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GenBank is a Database

  • Contains all DNA and protein sequences described in the scientific literature or collected in publicly funded research

  • Flatfile: Composed entirely of text

    • you could print the whole thing out

  • Each submitted sequence is a record

  • Had fields for Organism, Date, Author, etc.

  • Unique identifier for each sequence

    • Locus and Accession #

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Accession Numbers!!

  • Databases are designed to be searched by accession numbers (and locus IDs)

  • These are guaranteed to be non-redundant, accurate, and not to change.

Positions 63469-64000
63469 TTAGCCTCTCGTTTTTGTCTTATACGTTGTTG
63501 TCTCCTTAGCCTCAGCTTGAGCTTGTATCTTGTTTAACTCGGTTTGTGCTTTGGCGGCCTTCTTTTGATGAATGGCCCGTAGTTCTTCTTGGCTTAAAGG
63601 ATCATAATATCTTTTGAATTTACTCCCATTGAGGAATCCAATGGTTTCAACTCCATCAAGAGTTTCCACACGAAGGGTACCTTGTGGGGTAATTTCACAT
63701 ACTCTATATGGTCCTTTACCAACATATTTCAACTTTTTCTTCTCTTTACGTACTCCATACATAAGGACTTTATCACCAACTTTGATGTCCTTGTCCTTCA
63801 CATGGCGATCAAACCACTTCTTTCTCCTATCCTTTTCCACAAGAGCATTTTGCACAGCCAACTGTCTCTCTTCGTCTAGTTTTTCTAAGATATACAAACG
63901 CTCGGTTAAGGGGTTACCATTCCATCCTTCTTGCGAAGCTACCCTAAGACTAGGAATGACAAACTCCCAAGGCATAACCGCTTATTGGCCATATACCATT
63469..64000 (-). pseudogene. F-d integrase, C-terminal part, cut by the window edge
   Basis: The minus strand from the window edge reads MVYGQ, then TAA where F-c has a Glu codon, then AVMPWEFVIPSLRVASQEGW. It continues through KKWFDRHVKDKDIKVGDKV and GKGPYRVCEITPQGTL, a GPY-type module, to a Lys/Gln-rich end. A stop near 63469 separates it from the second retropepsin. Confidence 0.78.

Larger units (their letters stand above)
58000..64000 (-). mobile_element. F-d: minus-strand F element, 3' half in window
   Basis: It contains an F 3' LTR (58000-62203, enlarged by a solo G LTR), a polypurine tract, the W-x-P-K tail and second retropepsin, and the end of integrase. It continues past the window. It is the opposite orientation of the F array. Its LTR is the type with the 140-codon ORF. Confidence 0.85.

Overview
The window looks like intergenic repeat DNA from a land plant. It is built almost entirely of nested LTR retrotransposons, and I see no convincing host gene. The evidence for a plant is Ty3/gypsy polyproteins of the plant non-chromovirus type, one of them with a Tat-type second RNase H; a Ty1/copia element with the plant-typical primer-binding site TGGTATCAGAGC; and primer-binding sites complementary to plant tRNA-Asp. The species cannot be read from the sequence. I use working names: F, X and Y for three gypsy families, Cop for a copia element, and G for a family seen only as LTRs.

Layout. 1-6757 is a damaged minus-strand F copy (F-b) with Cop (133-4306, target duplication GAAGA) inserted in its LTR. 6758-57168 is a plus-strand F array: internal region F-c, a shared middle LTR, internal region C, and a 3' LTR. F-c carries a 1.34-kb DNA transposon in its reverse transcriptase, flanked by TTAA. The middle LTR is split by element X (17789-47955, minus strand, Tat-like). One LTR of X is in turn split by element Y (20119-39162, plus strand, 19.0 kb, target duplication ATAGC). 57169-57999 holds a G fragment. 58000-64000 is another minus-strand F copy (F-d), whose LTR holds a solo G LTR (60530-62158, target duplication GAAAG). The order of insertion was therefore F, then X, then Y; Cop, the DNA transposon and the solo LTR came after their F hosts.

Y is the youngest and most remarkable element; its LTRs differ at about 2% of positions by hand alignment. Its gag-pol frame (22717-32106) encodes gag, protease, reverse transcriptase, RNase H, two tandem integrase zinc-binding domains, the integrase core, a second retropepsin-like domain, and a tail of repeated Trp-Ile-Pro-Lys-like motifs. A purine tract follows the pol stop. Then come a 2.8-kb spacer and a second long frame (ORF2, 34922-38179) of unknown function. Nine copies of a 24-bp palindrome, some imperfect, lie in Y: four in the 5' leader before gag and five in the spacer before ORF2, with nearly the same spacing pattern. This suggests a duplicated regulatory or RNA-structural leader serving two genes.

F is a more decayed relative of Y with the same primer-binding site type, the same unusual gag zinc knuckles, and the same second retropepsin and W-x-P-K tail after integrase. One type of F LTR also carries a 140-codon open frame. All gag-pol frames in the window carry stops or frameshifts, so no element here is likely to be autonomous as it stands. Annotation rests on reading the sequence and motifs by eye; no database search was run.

• Searching by gene names and keywords is doomed to frustration and probable failure

  • Neither scientists nor computers can be trusted to accurately and consistently annotate database entries

  • If only scientists would refer to genes by accession numbers in all published work!

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  • GenBank is managed by the National Center for Biotechnology Information (NCBI) at the NIH (part of the U.S. National Library of Medicine)

  • Once upon a time, GenBank mailed out sequences on CD-ROM disks a few times per year.

  • Now GenBank is over 100billion bases

  • Scientists access GenBank directly over the Web at

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What is GenBank?

GenBank is the NIH genetic sequence database, an annotated collection of all publicly available DNA sequences (Nucleic Acids Research 2007 Jan ;35(Database issue):D21-5).

There are approximately 65,369,091,950 bases in 61,132,599 sequence records in the traditional GenBank divisions and 80,369,977,826 bases in 17,960,667 sequence records in the WGS division as of August 2006.